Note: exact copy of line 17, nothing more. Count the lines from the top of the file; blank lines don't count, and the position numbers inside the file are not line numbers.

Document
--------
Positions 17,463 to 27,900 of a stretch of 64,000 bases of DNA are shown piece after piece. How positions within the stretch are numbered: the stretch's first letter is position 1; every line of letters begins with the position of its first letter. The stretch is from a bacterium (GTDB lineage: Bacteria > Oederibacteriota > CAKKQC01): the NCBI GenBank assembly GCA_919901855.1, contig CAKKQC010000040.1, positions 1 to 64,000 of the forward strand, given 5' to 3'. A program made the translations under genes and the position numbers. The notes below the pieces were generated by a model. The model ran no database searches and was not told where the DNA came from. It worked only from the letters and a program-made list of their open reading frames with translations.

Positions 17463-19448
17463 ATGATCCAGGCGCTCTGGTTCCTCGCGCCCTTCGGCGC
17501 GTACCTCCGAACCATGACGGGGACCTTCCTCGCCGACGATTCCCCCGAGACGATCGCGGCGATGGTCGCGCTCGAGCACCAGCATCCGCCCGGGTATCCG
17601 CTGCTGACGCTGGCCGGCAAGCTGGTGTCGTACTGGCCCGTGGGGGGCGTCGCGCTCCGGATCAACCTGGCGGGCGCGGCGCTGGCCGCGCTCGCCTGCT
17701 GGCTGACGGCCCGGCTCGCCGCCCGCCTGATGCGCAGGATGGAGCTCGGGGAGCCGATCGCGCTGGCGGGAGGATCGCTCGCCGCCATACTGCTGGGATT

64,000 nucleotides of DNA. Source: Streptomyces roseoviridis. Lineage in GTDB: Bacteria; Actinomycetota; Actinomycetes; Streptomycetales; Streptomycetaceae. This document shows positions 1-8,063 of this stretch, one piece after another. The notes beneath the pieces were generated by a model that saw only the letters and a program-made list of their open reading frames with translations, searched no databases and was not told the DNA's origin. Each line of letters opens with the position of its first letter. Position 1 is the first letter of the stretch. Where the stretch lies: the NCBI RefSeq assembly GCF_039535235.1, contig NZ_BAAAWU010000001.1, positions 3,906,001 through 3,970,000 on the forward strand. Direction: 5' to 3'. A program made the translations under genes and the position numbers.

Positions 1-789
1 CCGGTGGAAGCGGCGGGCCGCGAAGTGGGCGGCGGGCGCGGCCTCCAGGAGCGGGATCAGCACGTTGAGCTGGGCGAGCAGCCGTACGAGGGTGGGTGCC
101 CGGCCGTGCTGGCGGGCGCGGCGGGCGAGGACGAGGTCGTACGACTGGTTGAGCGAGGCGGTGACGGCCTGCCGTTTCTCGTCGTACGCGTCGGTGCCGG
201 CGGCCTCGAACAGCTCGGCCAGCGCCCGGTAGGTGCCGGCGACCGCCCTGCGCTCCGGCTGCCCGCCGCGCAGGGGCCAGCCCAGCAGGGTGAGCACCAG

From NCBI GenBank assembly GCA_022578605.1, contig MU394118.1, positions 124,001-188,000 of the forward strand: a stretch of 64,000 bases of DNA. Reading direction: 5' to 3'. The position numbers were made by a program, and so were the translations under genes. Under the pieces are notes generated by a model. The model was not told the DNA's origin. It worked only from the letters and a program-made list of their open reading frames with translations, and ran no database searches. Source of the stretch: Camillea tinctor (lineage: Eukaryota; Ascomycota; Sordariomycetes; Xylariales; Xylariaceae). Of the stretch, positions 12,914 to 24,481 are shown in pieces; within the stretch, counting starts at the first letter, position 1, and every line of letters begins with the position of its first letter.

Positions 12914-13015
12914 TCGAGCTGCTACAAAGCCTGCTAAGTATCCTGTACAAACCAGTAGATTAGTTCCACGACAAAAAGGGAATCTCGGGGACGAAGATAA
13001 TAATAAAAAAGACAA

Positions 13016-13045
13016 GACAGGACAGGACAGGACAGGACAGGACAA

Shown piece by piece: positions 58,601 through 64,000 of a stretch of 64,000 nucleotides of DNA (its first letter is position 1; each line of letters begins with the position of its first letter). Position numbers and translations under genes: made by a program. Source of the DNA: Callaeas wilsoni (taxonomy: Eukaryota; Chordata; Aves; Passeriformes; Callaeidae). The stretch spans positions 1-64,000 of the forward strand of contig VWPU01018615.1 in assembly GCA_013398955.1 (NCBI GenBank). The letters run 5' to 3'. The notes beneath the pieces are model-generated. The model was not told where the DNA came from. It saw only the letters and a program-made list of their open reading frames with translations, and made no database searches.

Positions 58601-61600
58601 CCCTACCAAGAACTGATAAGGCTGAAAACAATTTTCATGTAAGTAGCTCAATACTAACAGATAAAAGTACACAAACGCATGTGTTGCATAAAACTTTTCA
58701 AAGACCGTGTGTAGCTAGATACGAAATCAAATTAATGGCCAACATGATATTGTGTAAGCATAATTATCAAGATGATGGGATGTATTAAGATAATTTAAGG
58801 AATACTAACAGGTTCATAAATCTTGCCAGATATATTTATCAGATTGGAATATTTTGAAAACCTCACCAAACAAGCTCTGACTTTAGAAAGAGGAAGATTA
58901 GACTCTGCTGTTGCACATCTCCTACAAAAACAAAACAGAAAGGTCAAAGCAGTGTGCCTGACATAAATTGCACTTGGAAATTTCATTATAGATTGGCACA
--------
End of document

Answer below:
13016 GACAGGACAGGACAGGACAGGACAGGACAA